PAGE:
Below there are some of the most common mutations associated with lung cancer that allows personalized treatments with the use of targeted therapies for those specific mutations.

EGFR 

EGFR mutations are found on approximately  20% of patients with non-small cell lung cancer and the rate is even higher in those  of Asian origin. Mutations are identified mainly in women who have never smoked cigarettes before, but are also diagnosed in current or former cigarette smokers.

ALK

ALK mutation: About 5% of people with non-small cell lung cancer have a mutation in the ALK gene, especially those who did not smoke cigarettes in the past or were defined as mild smokers and those diagnosed with adenocarcinoma.

Mutated forms of the ALK gene have been found in other types of cancer, including neuroblastoma, and anaplastic large cell lymphoma.

For more info: Definition of ALK Gene

ROS1

This mutation is present in about 2% of people with non-small lung cancers, most of them among light smokers or non-smokers and young people diagnosed with an adenocarcinoma.

MET

This is one of the mutant groups studied in advanced stages. Changes that have been linked in recent years to kidney cancer are also diagnosed in people with lung cancer of various types (including those with small cell lung cancer). It appears to be present in 2% and 4% of patients.

BRAF

This mutation has been associated with melanoma in recent years, and recently also in 1-4% of patients with lung cancer. It is noticeable among current or former cigarette smokers.

HER2

These mutations: have been identified mainly in patients with breast cancer and recently linked with lung cancer, in 2% to 4% of patients with non-small cell lung cancer. Studies currently underway suggest therapeutic benefit to mutation carriers treated with HER2 inhibitors, including a biological drug designed for breast cancer.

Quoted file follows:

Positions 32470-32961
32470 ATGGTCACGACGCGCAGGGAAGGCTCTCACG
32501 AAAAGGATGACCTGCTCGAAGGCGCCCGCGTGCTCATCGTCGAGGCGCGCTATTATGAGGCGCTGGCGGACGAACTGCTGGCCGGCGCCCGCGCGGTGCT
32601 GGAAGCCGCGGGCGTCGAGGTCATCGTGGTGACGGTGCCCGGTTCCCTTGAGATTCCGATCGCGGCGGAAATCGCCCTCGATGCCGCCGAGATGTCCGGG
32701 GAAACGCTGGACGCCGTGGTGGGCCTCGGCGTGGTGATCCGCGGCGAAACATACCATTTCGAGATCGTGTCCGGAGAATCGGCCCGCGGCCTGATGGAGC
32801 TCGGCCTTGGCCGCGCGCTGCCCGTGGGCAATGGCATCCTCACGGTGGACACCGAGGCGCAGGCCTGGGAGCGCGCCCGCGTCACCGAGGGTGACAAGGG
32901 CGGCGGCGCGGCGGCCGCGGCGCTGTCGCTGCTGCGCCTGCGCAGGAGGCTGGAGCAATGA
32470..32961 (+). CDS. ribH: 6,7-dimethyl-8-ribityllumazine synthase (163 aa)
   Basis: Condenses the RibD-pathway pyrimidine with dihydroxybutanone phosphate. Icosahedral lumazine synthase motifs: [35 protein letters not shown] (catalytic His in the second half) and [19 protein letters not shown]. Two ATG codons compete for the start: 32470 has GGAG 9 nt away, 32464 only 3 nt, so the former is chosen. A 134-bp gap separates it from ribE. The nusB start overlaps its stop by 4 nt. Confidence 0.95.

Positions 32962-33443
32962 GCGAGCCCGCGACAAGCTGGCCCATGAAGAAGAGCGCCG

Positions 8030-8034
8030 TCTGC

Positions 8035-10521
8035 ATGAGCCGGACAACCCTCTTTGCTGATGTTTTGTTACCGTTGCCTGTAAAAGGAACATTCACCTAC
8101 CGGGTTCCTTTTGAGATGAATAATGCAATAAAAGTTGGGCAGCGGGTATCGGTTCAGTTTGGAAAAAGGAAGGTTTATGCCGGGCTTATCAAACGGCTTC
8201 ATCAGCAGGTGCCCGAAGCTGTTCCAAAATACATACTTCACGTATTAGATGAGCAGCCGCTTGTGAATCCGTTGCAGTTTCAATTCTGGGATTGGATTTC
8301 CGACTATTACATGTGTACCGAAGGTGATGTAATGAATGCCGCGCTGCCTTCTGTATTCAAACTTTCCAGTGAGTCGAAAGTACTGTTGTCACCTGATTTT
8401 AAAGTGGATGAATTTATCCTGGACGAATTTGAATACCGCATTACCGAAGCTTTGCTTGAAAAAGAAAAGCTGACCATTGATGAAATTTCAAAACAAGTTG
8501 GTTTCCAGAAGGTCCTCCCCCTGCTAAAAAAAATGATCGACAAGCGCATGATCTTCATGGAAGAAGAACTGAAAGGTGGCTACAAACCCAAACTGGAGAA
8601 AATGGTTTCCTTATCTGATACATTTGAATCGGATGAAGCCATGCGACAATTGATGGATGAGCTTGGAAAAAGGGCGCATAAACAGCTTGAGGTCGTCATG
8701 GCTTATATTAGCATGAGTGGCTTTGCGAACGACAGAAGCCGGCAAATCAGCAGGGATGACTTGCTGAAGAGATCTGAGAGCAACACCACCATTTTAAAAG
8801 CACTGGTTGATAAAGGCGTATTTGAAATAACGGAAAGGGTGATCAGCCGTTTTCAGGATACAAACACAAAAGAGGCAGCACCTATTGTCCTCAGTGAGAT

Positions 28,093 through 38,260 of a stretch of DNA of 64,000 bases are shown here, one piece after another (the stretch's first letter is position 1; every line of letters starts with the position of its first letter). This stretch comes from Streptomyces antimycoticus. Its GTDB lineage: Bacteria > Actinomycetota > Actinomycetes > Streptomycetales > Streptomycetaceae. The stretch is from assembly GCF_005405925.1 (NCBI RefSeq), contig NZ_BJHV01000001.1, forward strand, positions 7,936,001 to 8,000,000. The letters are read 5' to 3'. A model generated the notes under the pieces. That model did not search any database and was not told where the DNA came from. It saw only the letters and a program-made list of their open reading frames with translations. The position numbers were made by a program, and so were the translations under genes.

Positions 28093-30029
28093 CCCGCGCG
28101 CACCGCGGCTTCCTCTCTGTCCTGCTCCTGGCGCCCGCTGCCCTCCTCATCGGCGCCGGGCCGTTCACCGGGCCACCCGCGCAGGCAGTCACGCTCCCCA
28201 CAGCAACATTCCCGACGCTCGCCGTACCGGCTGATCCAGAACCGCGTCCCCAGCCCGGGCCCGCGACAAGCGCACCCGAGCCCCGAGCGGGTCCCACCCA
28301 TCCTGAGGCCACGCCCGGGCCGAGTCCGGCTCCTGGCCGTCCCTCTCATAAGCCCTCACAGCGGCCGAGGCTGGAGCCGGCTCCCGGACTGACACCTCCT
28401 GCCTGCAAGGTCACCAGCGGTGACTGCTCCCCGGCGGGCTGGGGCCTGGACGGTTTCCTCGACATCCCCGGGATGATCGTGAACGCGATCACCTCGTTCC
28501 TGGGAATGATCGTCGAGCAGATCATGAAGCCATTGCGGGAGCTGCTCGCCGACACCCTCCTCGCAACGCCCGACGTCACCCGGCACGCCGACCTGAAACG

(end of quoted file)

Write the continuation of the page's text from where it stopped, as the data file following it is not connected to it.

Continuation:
K-RAS

This is a mutation closely associated with colorectal cancer and recently been found in lung cancer. Occurs in approximately 30% of patients with the disease.

Knowing whether a patient’s tumor has a wild-type or a mutated KRAS gene may help planning their cancer treatment. (Cancer.gov).

For more info: Defenition of K-RAS Gene

PD-L1

In recent years there has been increasing awareness of this protein. that helps keep immune cells from attacking nonharmful cells in the body. PDL1 expression in the tumor cell is used to select non-small cell lung cancer patients that might benefit from immunotherapy.

If you have one of the mutations mentioned above and you are interested to find out if there is a clinical trial that could be relevant to you, post your comment below and we will do our best to assist.

Some Of The Medications For Treating Lung Cancer:

Nivolumab (trade name: Opdivo)

Pembrolizumab (trade name: Keytruda)

Durvalumab (trade name Imfinzi)

Paclitaxel (trade name Taxol)

Osimertinib (trade name Tagrisso)

Pemetrexed (trade name Alimta)

Erlotinib  trade name Tarceva)

Gefitinib (trade name Iressa)

Crizotinib (trade name Xalkori)

Cis/Carboplatin ( different trade names)

Visit our Wellness page to see how you can improve your health and vitality through nutrition education and you will also be able to find some lights excercises with our Yoga for Cancer Patients videos.